For the challenge, I just finished up Jennifer Becton’s short ‘Maria Lucas’ and I’m working on Mary Lydon Simonsen’s ‘A Perfect Bride for Mr. Darcy’ at the moment. I’m at 9 books now which hits my minimum number to complete my goal, but of course I’m going to keep on reading. Here’s my link to my Goodreads challenge page where my books can be accessed:

    And here are the last two reviews I wrote:
    3 Colonels
    Maria Lucas


  8. As I have only just joined the challenge I read two books this week to catch up

    1. Pride and Prejudice by Austen

    2. Mr Darcy’s Diary by Amanda Grange

    I have never read Pride and Prejudice spin offs before and the reviews of such books I hear such different accounts as puzzle me exceedingly! But neither the less I have chosen some and will make my own decision. The first being Mr Darcy’s Diary and I agree with you Laurel Ann I rwas not disappointed, I really enjoyed it!


  9. Christmas with Mr. Darcy by Victoria Connelly – Kindle edition – Cathland Press 2012
    This is my fifth review for the Jane Austen Challenge
    The book opens with another Jane Austen Conference about to take place at Purley Hall the home of Dame Pamela Harcourt who is an established actress.
    Dame Pamela is well known for starring in television adaptations of Jane Austen novels. In her time she has played Miss Elizabeth Bennet and as the years wore on Lady Catherine de Bourgh.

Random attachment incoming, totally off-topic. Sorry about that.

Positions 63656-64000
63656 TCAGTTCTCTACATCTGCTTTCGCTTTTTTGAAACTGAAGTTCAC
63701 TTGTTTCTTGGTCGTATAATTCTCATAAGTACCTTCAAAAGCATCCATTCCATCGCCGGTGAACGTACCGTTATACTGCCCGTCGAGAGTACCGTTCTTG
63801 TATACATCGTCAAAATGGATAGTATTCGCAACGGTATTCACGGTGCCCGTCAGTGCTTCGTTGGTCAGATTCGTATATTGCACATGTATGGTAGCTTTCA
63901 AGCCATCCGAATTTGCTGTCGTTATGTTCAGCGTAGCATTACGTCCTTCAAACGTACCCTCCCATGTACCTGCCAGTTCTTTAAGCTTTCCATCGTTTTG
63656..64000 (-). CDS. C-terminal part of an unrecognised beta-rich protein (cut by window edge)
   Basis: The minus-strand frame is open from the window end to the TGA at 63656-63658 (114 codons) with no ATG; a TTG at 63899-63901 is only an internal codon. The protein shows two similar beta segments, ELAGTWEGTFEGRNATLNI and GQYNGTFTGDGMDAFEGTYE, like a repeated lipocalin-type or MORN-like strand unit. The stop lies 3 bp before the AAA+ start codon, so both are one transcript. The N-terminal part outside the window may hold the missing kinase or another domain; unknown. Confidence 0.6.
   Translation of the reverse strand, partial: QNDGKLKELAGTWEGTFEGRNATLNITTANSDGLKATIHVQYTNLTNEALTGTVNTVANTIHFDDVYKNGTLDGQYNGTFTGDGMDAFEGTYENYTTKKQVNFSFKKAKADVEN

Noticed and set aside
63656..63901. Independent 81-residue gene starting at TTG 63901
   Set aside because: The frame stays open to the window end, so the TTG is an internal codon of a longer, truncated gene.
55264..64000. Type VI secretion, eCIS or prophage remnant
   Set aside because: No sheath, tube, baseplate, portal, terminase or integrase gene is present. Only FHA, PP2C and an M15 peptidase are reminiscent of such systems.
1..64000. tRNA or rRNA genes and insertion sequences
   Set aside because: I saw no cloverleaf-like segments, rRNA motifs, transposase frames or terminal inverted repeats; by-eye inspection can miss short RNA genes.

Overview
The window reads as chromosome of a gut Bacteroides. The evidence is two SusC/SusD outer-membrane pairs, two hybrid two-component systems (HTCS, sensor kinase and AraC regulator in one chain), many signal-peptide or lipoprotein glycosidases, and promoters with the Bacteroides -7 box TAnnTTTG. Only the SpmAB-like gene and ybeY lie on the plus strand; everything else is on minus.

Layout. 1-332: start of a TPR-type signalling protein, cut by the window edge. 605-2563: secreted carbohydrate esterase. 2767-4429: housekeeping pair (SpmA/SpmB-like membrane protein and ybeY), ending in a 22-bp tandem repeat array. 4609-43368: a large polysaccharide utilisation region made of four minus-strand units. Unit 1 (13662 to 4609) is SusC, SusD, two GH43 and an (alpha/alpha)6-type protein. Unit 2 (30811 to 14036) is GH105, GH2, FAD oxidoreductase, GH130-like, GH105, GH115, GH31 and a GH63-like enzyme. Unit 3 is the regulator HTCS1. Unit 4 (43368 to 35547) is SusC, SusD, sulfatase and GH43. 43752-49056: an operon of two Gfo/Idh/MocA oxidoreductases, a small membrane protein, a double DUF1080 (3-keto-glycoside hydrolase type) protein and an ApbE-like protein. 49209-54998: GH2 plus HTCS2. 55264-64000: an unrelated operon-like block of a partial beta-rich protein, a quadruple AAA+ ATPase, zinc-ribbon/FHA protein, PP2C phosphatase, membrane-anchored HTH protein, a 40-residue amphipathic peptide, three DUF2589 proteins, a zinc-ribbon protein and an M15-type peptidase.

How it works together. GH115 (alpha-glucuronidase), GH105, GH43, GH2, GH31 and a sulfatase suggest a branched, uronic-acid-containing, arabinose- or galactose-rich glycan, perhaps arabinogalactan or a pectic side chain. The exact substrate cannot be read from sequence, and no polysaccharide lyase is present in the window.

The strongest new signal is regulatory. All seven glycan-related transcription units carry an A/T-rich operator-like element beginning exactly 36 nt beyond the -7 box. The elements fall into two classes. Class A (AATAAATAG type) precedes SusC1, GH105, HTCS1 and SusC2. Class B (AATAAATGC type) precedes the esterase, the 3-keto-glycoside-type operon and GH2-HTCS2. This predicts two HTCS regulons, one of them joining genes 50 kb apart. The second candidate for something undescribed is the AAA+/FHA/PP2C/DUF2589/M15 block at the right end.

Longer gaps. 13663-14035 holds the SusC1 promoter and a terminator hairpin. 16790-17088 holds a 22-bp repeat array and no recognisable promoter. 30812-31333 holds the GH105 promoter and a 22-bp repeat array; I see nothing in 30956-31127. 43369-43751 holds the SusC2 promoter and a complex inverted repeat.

The setting is the present day and this particular conference is to be held at Christmas time. Snow is falling as the conference participants arrive. I felt a frisson of excitement and anticipation as I turned the pages on my Kindle whilst on holiday in Egypt and I dreamed of snow in England.
    From the start of the book it is obvious that the fact that Benedict one of Pamela’s brothers is also about to turn up at Purley Hall along with the people who will attend the conference does not fill his sister with joy. Pamela is wondering what is going on – why has Benedict come to stay for Christmas and as the tale unfolds I was also intrigued about whether this red- gold haired man is the villain of the piece.
    There are many twists and turns in the plot as the conference continues on at Purley Hall and comes to a happy conclusion.
    I liked the details of the bonnet trimming competition and this stems from one of the conference sessions.
    I found it interesting that details were so skilfully woven in about what it could be like to have Obsessive Compulsive disorder OCD and what it could be like to be alongside someone with OCD.
    As I was reading I was not sure about Mrs Soames, she seems deeply disagreeable – complaining about everything – who would want to be Mrs Soames? But then who would want be like Mrs Bennet or the Reverend Collins from the writing of Jane Austen? But could Mrs Soames have one redeeming feature please in a future piece?

    Cleverly the author Victoria Connelly leaves ample room for more novels in the series to blossom from this story and I look forward to reading more from her pen.